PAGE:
Euro’s Last Chance: An SOS Call to the European Leaders
Dear Leaders of the European Union,
The euro-zone might soon be trapped in a poisonous mix of austerity and recession. Pessimism is the inevitable consequence of this mix, as well as the cause for making it even more poisonous. This spiral risks to drive us down dramatically and increasingly fast. Procrastination of action is no longer tolerable, and hoping that something from the outside can rescue us is delusional: the rest of the world is at best fatigued, and there is no exiting the spiral through a higher sustained demand of our exports.
The only way out is by letting internal demand and output potential grow steadily. How?
Three things must be soon put in the agenda for the new Treaty. They would signal a much needed shift in European policymaking – without compromising its necessary rigor – and would re-orient expectations and help defy pessimism.
First, the Stability and Growth Pact (SGP) must provide for a symmetric external adjustment rule, whereby the responsibility to adjust structural external imbalances would fall upon both deficit- and surplus-countries. At the same time that the deficit-countries adjust their economy, countries running persistent surpluses take measures to invigorate domestic demand, thus re-injecting stimuli in the economy. The symmetric adjustment rule should be designed also to encourage surplus-countries to use their surpluses to finance investments in the Union where they are most needed, and to encourage domestic structural reforms to increase economic efficiency and support higher consumption.
Second, public investment must be excluded from the fiscal deficit rule under the SGP. This is not an invocation for a benevolent act of flexibility to deflect from financial orthodoxy, it is the retrieval of good economics. Investment creates income, and always generates an identical amount of saving out of the income created: there cannot be shortage of savings once investment-led income generation has taken place. What matters for sound public finances is that: i) public investment projects be good enough to produce adequate future streams of (economic and/or financial) returns to repay for their own funding, and ii) governments commit to recovering inter-temporally through revenues the current expenditures generated by investments. Subjecting investment to fiscal deficit rules that do not account for its effects has unnecessary deflationary consequences and diminishes the long-term growth potential of the economy.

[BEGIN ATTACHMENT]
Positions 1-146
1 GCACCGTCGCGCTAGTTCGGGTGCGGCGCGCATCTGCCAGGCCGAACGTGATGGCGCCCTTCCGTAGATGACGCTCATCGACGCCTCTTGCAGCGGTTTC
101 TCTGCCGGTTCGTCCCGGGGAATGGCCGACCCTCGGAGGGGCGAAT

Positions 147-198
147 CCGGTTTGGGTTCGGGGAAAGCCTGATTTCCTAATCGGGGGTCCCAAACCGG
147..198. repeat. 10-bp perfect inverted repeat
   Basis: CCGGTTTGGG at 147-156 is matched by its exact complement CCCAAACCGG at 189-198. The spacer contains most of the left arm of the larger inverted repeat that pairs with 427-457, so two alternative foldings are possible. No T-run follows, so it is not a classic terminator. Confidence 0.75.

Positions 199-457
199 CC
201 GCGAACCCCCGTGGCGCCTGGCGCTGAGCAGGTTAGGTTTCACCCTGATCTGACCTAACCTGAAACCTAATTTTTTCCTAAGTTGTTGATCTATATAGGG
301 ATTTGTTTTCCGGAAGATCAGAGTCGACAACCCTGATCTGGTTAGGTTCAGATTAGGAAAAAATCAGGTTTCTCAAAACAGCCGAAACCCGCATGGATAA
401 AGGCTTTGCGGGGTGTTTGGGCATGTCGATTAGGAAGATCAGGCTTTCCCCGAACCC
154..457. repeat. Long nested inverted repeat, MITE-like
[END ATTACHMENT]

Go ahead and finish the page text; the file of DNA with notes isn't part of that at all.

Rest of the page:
Third, Eurobonds must be created to finance trans-European public investment with high economic and/or commercial potential (such as in network infrastructures, energy, research and development), with a view both to stimulating demand in the Union over the short term and to increasing its competitiveness in the longer run. Eurobonds should be issued by an independent agency or a EU institution, and the European budget should be used to improve their rating in order to attract funding from private sector investors. Eventually, the EU budget will have to be expanded; this will also permit a broader and deeper fiscal action at the Union level.
Yet there will be no end to the emergency, and to the risk of collapse it portends, without allowing the ECB to act as lender of last resort by purchasing the debt of member states that lose market access. However indigestible, there is no alternative to this measure – least the breakup of the system.
We regret that the rules our policymakers are writing for the new Treaty are only intended to reinforce rigor, without attempting to revitalize the economy.
It is time to act differently, and to act fast and decisively.
The Group of Lecce
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